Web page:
An industry coalition of providers, suppliers, group purchasing organizations and others has endorsed standards for organizational and product idenfiers intended to facilitate supply ordering and other transactional processes.
The Healthcare Supply Chain Standards Coalition this week selected standards from GS1, an international organization that’s well-known for its supply chain standards.
The healthcare coalition selected GS1’s global location number for organizational identification and its global trade identification number for product identification.
Learn on-demand, earn credit, find products and solutions. Get Started >>
The lack of standardization, and reliance on proprietary identification systems, has been cited by many healthcare organizations as a significant source of administrative headaches and expense for all organizations in the healthcare industry. After labor expenses, supply cost and acquistion is acknowledged to be the second largest category of expenditures for organizations that provide healthcare.
“With universal standards, every supply chain participant will be able to identify every organization and every product the same way,” said Joseph Dudas, chairman of the coalition and Mayo Clinic’s director of accounting and supply chain informatics.
“This is a monumental step forward from our current state, which leads to tremendous inefficiency, waste and inaccuracy, as well as creating countless opportunities for error,” he added.
Currently, it’s typical for providers and suppliers to apply their own unique identification numbers to supply items and to each other. When that’s multiplied by the thousands of providers, suppliers and distributors in the country, the supply acquisition and distribution process becomes bogged down.
Coalition surveys in the past year found significant interest in both organizational identifiers by 69 percent 129 respondents, and nearly two-thirds said they were considering implementing GS1’s global location number.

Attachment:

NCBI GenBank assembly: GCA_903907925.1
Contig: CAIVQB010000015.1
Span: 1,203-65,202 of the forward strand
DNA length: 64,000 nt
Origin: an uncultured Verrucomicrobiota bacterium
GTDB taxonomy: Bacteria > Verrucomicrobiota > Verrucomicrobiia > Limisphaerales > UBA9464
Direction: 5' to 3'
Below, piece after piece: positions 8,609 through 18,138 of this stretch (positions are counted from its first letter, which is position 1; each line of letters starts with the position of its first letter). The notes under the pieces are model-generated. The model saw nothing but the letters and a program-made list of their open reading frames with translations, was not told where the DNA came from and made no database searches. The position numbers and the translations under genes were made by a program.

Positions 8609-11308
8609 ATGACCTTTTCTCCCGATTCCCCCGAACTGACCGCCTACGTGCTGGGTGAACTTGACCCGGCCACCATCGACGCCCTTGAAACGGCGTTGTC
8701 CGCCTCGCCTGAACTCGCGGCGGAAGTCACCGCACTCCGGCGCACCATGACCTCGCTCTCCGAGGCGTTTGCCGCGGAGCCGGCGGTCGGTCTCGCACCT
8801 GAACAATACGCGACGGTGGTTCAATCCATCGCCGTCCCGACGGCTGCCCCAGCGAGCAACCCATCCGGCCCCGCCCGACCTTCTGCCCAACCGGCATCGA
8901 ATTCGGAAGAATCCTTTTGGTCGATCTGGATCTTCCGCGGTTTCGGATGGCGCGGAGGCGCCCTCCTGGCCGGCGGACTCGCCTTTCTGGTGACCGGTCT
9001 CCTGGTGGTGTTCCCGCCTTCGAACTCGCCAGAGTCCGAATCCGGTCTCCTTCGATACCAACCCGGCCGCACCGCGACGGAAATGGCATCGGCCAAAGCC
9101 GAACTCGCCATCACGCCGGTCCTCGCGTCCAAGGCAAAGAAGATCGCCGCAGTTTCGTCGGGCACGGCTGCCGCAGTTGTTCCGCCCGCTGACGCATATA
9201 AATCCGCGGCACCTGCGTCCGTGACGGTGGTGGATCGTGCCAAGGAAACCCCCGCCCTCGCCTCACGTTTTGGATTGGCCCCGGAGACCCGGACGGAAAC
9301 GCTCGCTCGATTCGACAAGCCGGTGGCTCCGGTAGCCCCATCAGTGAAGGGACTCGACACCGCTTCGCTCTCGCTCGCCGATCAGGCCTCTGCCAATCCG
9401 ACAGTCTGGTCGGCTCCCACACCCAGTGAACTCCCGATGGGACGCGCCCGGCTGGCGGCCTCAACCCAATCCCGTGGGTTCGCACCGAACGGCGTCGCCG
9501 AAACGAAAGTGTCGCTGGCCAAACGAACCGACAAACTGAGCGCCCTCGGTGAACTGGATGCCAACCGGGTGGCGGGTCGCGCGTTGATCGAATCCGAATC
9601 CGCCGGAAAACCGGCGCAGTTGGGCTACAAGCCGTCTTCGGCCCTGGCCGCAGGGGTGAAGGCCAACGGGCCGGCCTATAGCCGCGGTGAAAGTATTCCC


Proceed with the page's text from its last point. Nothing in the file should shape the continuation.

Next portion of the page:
Some 26 members have joined the coalition, Dudas said, and the group hopes to build on work that’s already been accomplished to bring consensus around the standards. Included among the members are large organizations representing hospitals or that conduct group purchasing for facilities – the American Hospital Association, Amerinet, the Association for Healthcare Resource & Materials Management, the Coalition for Healthcare eStandards, Consorta Catholic Healthcare Resource Partners, Novation and Premier, among others. Other participating organizations include Mayo Clinic, Ascension Health, Abbott, BD, Owens & Minor, Cardinal Health, among others.
In addition to building consen sus, the coalition intends to identify early adopters for both organizational and product identifiers. Efforts in 2008 will be aimed at validating business cases involved in the benefits of standardization. The coalition also plans to work with GS1 to enhance standards to meet healthcare’s needs.
Despite the benefits of industry standardization, it won’t be easy to achieve wide-scale adoption, Dudas said.
“There are stakeholders that have invested in other standards, and other initiatives that have come before us,” he said. “Some of our stakeholders have made investments in other approaches, and organizations that have built businesses around the fact that there is no standard. There are also other standards organizations that will defend their existing territory. If you take all these things together, it does make for a highly political environment.”